So I then checked the ECU & TCU connections, firstoff the outboard anti-tamper screw on the housing was missing and the lower part of the housing was not aligned so water ingress could happen (in addition 23 year old seals are not as effective).
Secondly the TCU was not seated correctly and the foam blocks were loose so I re-secured them and checked the multi plugs and re-seated them on the ECU & TCU.
One oddity was the TCU multiplug had a beige grease all over the pins and the connector, so someone had clearly been here before. I'm assuming this is some sort of contact grease. Is this normal or has someone applied this aftermarket?
Anyway re-fitted everything and took her for a drive, low and behold no issues, I even took her for an extended drive up to some speed and got her properly hot but no issues cropped up.
So I'll give her a proper run to work tomorrow to see if anything happens (I don't want to count my chickens) however currently it seems to be an ECU connection, so should I apply some contact cleaner and/or contact grease to the ECU connectors aswell? This is assuming that that is where the issue has been?
There seem to be as many opinions of the use of 'electrical greases' in connectors as there are on which are the best tyres or oil! Here's a link to an interesting article on the subject
https://www.w8ji.com/dielectric_grease_ ... grease.htm
I've never found any 'greased' connectors in either of my two Jaguars and personally I would not normally apply any. I sometimes clean out any suspect connector with contact cleaner spray then connect/disconnect/re-connect a few times to polish up the pins. Make sure any connector securing arrangement is working and obviously you'll replace the screw to hold the ECU connector and maybe the seal if possible?
Fingers crossed your troubles are over!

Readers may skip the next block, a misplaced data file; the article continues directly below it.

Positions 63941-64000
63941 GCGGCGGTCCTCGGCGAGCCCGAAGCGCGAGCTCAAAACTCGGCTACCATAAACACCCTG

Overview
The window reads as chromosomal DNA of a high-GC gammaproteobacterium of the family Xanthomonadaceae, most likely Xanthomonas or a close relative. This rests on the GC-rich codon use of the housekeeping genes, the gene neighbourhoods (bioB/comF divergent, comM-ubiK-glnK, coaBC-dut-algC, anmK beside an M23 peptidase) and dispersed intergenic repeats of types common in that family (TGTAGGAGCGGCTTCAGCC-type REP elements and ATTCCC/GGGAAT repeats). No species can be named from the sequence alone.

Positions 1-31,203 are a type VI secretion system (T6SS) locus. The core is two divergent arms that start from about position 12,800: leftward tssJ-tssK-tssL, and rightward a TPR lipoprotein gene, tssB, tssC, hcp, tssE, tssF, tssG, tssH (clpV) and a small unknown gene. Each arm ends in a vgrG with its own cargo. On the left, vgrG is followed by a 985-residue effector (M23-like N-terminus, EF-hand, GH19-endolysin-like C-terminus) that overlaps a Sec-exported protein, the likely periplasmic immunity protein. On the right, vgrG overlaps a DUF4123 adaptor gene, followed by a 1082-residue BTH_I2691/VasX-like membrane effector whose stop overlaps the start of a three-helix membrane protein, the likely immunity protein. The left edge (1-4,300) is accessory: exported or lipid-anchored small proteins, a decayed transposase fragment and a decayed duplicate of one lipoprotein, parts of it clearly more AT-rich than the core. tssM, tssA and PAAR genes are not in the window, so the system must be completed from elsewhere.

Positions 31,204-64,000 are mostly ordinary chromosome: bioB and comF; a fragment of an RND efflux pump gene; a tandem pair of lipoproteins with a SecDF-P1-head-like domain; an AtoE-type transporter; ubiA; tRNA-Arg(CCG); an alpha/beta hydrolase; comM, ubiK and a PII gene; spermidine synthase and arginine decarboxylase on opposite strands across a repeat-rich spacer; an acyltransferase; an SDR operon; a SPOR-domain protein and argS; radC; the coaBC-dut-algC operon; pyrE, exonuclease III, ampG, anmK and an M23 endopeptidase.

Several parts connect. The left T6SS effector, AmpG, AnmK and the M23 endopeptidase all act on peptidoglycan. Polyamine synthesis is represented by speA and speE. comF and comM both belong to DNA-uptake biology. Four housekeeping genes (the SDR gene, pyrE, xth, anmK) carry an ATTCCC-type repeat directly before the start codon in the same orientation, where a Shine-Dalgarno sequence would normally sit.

2005 X type 2.5 SE Auto
So I've just done a 28 mile run to work (A & B roads as I didn't want to risk breakdown on motorway). The engine misfired about 3 mins in to the journey and P0335 got logged. This stayed until I coasted down a long hill to a set of lights and it cut-out on me in the middle of the junction! Great! She took a couple of attempts to re-start, simply felt like the engine wasn't catching, I assume the spark was being intermittently cut in and out, 3 attempt she started and promptly in to drive with some right foot to get out of the junction! The remaining 10 miles or so, no issues until I descend another long hill at which point "stab control fail" and Gearbox fault occurs, in to 4th gear. Fault code P1797 logged, and both the rev counter and coolant temp gauges drop to zero briefly at the same time, but then come back to life.
Drove for a while, nothing else, so I stopped the car to re-set the TCU (so I can get my gears back) then she won't re-start, just spins over. Tried twice...nothing, just cranks. I gave it 30 seconds or so and third time, she fires up!
No new codes logged at this point, however within 100yrds Gearbox fault, stability control fail and default to 4th gear. However no engine codes at this point. By this point I'm near work and so limp it in 4th in to the car park.
Question, could low gearbox fluid be causing the gearbox fault and the stability control fail? I've had low fluid before and usually I get a loss of gears and some erratic behaviour before the faults appear on the dash, I just can't remember if stability control fail is linked to it or not.
The crankshaft position sensor's two wires go directly from the sensor to the ECU through that connector (And it's a new sensor, so that should be OK.) but a poor connection would give P0335.
DTC P1797 is, at its simplest, an indicator of a fault in the continuity of the CAN wiring between the ECU and the transmission module and of course those two wires use the TCM and ECU connectors.
While no DTC seems to have occured for the stability control message, that could just be because your scanner is too basic, however, the ABS module is also on the CAN system and would be affected by breakdown of the CAN circuit.
I think your earlier success with re-making those connectors is a good indicator of the path to follow. A thorough clean, removal of old grease and a positive (even if temporary) securing arrangement for the ECU and TCM connectors has to be established before it's even worth paying out for a higher grade scan.
If you were in the Portsmouth/Southampon area my Jaguar enabled AutoEnginuity scanner and sensor monitor might get somewhere further down the line?
2005 X type 2.5 SE Auto